The man who would take over if Brazilian President Dilma Rousseff is impeached, Vice President Michel Temer, could now be running that same risk of impeachment.

Supreme Court Justice Marco Aurelio Mello ruled Tuesday that the lower house of Congress must open impeachment proceedings against Temer because he faces the same allegations of breaking fiscal rules as Rousseff.

Mello ruled a commission must be created to examine the impeachment request against Temer — the same procedure Rousseff is now going through.

The request was among four filed against Temer — all of which were dismissed by the speaker of the lower house, Eduardo Cunha. He is a key ally and member of the same party, as well as an enemy of Rousseff. Mello ruled that Cunha overstepped his role by deciding to shelve the filing because he determined it lacked merit.

Mello's ruling reverses Temer's dismissals in one of the filings, although Cunha can appeal the decision to the full court.

Meanwhile Tuesday, the head of the Senate, Renan Calheiros, suggested general elections could be a valid way out of the political crisis paralyzing the country.

Speaking to journalists, he said "we cannot close any doors, or fail to discuss any alternative."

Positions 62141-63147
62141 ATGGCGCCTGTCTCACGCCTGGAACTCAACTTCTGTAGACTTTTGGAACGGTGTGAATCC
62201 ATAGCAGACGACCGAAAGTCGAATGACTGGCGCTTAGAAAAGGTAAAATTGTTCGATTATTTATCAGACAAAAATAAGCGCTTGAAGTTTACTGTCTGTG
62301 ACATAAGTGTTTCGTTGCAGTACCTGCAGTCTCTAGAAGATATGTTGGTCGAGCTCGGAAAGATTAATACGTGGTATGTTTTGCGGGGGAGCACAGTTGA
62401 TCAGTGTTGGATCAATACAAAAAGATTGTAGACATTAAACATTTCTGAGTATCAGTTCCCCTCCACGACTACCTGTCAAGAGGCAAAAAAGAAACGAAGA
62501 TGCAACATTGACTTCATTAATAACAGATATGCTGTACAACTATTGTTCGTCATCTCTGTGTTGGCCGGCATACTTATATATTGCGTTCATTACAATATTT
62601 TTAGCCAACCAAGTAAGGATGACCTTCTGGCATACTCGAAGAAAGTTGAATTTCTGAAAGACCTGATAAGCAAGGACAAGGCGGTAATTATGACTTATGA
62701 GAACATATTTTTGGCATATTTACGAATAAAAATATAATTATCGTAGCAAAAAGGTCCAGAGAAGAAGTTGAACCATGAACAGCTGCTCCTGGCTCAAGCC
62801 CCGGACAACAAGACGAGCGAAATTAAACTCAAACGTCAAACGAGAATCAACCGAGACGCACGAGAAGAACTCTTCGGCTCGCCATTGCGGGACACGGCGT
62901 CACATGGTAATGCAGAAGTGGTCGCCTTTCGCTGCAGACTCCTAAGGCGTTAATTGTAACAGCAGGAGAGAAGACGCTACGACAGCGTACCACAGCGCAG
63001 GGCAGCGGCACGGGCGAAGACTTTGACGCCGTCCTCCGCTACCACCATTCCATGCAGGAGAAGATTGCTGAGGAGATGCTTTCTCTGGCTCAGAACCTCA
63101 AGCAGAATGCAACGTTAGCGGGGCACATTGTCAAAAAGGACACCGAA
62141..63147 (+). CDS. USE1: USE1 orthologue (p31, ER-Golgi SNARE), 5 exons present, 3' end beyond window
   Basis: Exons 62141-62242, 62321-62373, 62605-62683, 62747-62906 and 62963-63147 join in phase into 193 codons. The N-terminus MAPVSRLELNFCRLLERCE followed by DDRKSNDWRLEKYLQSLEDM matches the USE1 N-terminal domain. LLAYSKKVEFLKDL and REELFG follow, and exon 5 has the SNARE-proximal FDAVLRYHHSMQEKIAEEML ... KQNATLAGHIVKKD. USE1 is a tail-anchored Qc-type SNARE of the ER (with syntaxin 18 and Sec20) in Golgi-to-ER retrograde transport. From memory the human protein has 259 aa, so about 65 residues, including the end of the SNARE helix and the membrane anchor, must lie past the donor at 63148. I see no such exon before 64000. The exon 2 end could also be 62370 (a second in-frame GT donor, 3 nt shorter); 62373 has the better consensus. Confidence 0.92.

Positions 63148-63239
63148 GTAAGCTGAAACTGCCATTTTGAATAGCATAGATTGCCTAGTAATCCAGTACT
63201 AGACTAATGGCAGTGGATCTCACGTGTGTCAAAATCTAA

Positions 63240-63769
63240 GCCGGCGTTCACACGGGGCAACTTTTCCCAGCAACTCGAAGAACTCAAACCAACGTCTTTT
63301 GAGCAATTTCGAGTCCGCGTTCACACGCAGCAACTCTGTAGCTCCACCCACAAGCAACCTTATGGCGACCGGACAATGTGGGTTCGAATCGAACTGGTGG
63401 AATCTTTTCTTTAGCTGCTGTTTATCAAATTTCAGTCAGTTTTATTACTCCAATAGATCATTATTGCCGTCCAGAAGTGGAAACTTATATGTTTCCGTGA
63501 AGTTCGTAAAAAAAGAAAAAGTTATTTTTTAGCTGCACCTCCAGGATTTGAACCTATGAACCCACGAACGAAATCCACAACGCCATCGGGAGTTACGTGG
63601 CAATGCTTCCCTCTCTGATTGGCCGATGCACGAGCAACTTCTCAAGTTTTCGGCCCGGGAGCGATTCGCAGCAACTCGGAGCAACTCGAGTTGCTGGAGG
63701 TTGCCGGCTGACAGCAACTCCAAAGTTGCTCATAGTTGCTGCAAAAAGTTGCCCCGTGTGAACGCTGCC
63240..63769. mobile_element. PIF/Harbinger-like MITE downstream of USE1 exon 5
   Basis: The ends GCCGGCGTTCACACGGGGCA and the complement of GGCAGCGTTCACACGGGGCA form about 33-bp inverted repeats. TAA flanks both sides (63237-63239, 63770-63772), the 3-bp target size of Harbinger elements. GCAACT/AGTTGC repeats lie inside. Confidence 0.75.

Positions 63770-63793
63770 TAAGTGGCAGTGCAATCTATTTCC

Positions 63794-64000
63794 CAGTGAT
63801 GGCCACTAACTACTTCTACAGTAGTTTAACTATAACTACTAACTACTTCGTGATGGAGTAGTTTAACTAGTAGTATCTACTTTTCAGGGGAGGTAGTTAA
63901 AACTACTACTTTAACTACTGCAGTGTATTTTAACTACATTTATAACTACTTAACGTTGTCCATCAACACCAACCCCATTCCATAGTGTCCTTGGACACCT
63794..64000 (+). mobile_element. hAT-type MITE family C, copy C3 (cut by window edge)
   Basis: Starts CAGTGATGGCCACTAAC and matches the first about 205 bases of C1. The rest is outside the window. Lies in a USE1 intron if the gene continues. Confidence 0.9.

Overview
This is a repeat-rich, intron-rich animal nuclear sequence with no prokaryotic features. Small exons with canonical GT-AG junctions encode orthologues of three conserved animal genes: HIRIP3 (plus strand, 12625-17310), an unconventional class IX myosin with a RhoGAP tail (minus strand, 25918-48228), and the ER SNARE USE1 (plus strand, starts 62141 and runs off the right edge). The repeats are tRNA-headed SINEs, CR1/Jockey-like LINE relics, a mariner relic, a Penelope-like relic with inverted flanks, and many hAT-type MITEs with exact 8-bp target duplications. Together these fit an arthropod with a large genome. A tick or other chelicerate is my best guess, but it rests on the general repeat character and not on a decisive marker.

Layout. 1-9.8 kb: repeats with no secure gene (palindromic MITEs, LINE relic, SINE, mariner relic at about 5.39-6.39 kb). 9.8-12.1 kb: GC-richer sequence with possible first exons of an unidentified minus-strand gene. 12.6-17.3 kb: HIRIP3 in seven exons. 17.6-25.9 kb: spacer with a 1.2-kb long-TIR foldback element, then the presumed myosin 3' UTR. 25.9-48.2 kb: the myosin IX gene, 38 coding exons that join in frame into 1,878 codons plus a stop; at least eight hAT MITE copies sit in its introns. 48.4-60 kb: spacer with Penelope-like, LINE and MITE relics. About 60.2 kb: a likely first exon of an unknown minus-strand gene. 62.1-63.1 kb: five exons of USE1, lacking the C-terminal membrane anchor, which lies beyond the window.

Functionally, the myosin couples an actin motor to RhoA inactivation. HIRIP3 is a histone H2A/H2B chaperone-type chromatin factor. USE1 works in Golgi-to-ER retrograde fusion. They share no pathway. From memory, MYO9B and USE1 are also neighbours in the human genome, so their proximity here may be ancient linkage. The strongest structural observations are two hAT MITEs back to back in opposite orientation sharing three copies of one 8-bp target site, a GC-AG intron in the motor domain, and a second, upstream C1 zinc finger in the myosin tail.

"We have to hold onto it as an alternative," Calheiros said.

Rousseff, speaking early Tuesday, appeared dismissive of the idea, saying, "convince the Congress and Senate to give up their mandates. Then come talk to me."

Calls for a general election have increased in recent weeks, as the possibility that Rousseff might be impeached has become more likely. With all three of those in line to succeed her — Temer, Cunha and Calheiros — ensnared in the corruption scandal at the state-run oil company, Petrobras, a growing chorus is urging general elections as a way of wiping the slate clean and starting afresh.

Proponents of the plan insist on the need to urgently resolve the current quagmire, saying that the longer the crisis drags on, the harder it will be to restart the country's flagging economy and bring down rising unemployment and inflation.

Also on Tuesday, Rousseff ruled out a Cabinet reshuffle ahead of a congressional vote on her impeachment, which is expected mid-month.

Uncertainty over the Cabinet had reigned since last week, when Brazil's largest party pulled out of Rousseff's governing coalition. Leaders of the Brazilian Democratic Movement Party, or PMDB, which Cunha and Calheiros belong to, said its six ministers would resign immediately, but none has yet left the government.

Observers had said they expected Rousseff to offer the posts to smaller parties to help secure their support in the impeachment vote. But Rousseff said Tuesday that the presidential palace "does not intend to make any ministerial restructuring before the vote in the lower house."

If Rousseff's foes score two-thirds of the 513 votes, the impeachment process against her moves forward in the Senate.